I’m constantly amazed at how good EastEnders is. Though there are still too many tedious scenes involving superannuated beetroot-faced thug Phil Mitchell, or Ronnie and Roxie bleating “you’re my sister and I love you” at each other every five minutes, there’s also brilliant drama like the current baby storyline and the fiendishly clever way the Lucy Beale murder story seemed to be resolved and then came roaring back into life. I feel like I actually care about a lot of the characters, and in a soap that used to be accused of being relentlessly bleak there’s now a lot of comedy, thanks to some great writing and some very versatile actors.
The last few episodes have been astonishingly good. Thursday’s was one of the funniest half hours of television I’ve seen for ages – Masood’s sudden transformation into an awkward lothario, bedding Bonnie Langford and trying to kiss his sister in law in the space of 30 minutes; Martin happily chundering all over the Square while Stacey gave him her best disapproving face (which is actually Stacey’s only face, as her default setting is miserable) and wondered if he was really parent/boyfriend material; the long-suffering Tamwar as always gazing around him like he’d just arrived from Planet Normal to be faced with an out of control world.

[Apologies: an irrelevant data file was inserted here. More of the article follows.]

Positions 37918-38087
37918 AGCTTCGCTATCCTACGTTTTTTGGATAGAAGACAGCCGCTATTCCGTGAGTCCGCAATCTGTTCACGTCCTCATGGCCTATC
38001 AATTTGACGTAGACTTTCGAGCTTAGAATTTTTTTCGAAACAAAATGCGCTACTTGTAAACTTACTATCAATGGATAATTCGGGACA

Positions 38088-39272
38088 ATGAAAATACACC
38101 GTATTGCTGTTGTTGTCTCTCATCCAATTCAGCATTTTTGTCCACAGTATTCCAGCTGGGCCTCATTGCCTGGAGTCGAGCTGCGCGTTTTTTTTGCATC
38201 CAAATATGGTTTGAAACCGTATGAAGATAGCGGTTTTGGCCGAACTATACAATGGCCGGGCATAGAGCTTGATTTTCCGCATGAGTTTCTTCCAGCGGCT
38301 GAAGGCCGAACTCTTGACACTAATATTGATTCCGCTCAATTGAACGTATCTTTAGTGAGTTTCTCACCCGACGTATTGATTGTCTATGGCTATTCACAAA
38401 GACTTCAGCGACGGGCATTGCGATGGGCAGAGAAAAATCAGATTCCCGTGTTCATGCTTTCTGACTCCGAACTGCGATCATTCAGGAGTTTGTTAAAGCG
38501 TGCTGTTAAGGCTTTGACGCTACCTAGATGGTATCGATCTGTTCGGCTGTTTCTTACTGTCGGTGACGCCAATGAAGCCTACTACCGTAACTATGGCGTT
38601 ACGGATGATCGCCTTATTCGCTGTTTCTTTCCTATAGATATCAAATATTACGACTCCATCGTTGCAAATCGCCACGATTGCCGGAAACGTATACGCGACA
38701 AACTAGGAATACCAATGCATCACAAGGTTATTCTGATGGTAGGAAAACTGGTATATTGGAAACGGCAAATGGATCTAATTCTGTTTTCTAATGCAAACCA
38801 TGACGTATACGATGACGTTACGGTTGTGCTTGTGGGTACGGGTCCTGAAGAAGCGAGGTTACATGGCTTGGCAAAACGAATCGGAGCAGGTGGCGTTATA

In the middle of everything the glorious Shabnam, a woman who is by turns playful and spiky, fierce and funny, running around being chief organiser, peacemaker, bride-to-be, disapproving daughter, severely conflicted by her own high moral standards and the knowledge that she’s already failed to uphold them. Heavily pregnant, she spent most of that episode rubbing her bump, like pregnant women do, but at the end she revealed that she hadn’t felt the baby move for hours.
On Friday she discovered what she already feared and knew in her heart, that her baby had died. In last night’s episode she had to give birth to her stillborn child, and it was a devastating half hour of television. The moments when Shabnam and then Kush held their baby were almost impossible to watch, the emotion felt so real. The portrayal of grief and loss from the parents and grandparents (and Tamwar and Nancy waiting at home) was brilliant and Pete Lawson’s script was sensitive and realistic. It takes a lot to reduce me to tears, but I was well and truly reduced.